If Harvard PhD, unrepentant birther, and noted conspiracy theorist Jerome Corsi had his way, Barack Obama would long ago have been driven from the closet and forced to declare his preference for the less-fairer sex. I urge you to watch all 14 minutes of Corsi’s dive into this non-starter subject. Perhaps the most eloquent and by-the-book purveyor of the modern "paranoid style," Corsi explains that he’s done all of this research about Obama's ring-wearing past not because he has any problems with LGBTQ people but because Obama's failure to confess this past "marriage" to a Pakistani man suggests that he had an ulterior motive when he issued his personal endorsement of government-sanctioned gay marriage.
This, like most of Corsi's work, is tommyrot, but let's assume for the sake of argument that this claim is somehow borne out. If Obama had a consensual homosexual relationship of some sort two decades ago, should this color any of his subsequent statements regarding gay rights? The answer, I think, turns on a distinction between "homosexual acts" and "homosexuality" that individuals such as Corsi are either unwilling to make or are simply incapable of making. For these individuals, engaging in a single supposedly transgressive act is sufficient to forever brand the "guilty" party. The act, then, becomes an entire category of being: he or she isn’t merely someone who did something, but someone who is something.
By this logic—the kind of reader logic that propels the views and sales of cheap tabloids specializing in this brand of muckraking into the stratosphere—everyone is merely a hair's breadth away from being "outed" as a member of some genus of Not-Us. This is wholly in accord with human history, if brandings and maimings and ghettoization are any indication, yet it seems strange that these revelations retain such purchase in an era of putative openness with regard to everything from recreational drug use to consensual intimate activity.
And I suppose it’s actually an era of openness, in the sense that you must always and everywhere be openly declaring who and what you are. Elements on the moral right and left are uneasy with those who refuse to declare their allegiances in uncertain terms: they want, in the words of Homer Simpson, "[their] beer cold, [their] TV loud, and [their] homosexuals flaming." The hipster must be identifiable as such, as with the meathead, the airhead, the ethnic caricature, and other stock types. Multiple-camera sitcoms (and single-camera critical darling Modern Family, too) thrive on these stereotypes; subtlety and nuanced characterization rarely amount to gangbusters business in the marketplace of ideas.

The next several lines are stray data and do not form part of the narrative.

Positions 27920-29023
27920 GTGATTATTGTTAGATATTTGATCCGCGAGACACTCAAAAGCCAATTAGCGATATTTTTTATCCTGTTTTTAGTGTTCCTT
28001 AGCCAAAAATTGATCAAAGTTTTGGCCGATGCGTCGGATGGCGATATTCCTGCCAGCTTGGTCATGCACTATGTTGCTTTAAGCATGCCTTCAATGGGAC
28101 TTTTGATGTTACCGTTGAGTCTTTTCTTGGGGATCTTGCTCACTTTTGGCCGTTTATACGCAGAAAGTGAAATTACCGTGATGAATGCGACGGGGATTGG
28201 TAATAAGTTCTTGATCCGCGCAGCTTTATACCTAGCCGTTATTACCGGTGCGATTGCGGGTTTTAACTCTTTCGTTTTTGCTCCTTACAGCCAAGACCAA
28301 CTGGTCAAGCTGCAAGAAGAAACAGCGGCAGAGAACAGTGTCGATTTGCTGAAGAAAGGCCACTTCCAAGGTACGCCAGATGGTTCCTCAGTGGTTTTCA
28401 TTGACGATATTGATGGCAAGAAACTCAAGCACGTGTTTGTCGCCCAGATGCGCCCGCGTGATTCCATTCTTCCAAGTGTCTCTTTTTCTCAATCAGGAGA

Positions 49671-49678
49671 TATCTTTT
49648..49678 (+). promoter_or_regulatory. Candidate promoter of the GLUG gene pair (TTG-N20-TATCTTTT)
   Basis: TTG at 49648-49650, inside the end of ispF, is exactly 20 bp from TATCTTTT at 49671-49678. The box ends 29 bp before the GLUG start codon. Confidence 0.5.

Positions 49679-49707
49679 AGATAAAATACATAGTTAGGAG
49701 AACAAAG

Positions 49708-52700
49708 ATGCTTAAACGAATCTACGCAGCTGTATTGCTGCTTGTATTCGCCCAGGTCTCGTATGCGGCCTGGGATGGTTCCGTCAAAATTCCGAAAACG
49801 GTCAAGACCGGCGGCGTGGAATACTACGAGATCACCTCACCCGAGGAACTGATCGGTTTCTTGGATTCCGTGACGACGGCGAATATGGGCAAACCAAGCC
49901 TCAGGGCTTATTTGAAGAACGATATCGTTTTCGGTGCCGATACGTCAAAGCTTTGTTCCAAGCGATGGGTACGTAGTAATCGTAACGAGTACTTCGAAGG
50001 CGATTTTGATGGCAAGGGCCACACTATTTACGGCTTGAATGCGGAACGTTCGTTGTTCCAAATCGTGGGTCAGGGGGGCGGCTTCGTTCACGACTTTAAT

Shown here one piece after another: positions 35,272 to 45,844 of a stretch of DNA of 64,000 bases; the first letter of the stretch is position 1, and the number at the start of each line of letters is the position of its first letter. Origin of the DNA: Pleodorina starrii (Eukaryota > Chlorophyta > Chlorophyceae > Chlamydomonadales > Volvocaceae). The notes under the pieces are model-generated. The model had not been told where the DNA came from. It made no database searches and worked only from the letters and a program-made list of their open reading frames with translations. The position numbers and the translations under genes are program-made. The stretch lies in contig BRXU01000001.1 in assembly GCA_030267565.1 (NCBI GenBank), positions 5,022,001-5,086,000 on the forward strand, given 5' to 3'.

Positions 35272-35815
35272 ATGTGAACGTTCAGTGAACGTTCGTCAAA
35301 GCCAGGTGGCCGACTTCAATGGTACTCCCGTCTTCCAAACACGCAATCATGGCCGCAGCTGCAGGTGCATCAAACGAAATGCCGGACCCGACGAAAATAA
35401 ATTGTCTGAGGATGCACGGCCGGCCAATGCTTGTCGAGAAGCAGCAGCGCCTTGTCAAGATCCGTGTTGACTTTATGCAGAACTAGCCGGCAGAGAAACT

I still recall Dylan Baker’s semi-sympathetic portrayal of a conflicted pedophile in Todd Solondz’s film Happiness with a degree of shock and horror. The pedophile, after all, is for most of us merely a classification, and a lowly and degraded one at that. The notion that such a creature could have normal feelings and engage in normal activities was repugnant to my teenage self—how could that individual be anything more than an unflattering mug shot on the right side of the screen during a local news report?
On the subject of the Watergate break-ins, philosopher Jean Baudrillard writes, “[first], the task was to dissimulate scandal; today, the task is to conceal the fact that there is none.” In other words, the force of public opinion-making must be directed at assuring everyone that fiendish acts such as that are not in the normal order of D.C. politics. Even as researchers into human sexual behaviors suggest that most of us would be amenable to any number of intimate activities, it falls to the likes of the National Enquirer and Jerome Corsi to reassure us that, no, far from it, only these specific people are the homosexuals, only these specific people are the adulterers. To which one must be reminded of these lyrics from country singer Steve Earle: “The truth is it doesn’t matter what you do, until you gaze in that mirror with an eye that’s true and admit that what scares you is the me in you.”
What affrights Corsi and others like him, then, is not that Barack Obama is gay, but rather that they themselves are a single homosexual act away from being similarly labeled. And so we are left with a weird situation in which almost all pundits, critics, and tastemakers are loudly proclaiming their membership in various clearly-defined groups (yet each of them, like evangelist Ted Haggard, is only one wild bender away from falling off the straight and narrow). Meanwhile, we members of the general public, that large and amorphous assumed audience for these line-in-the-sand drawing figures, continue to think in absolutes yet live in ways that confound the absolutes. There’s nothing particularly appealing, at least from a marketing standpoint, about reminding people that life is really complicated.
So does it in fact matter if Barack Obama is gay? Of course it does, except not at all.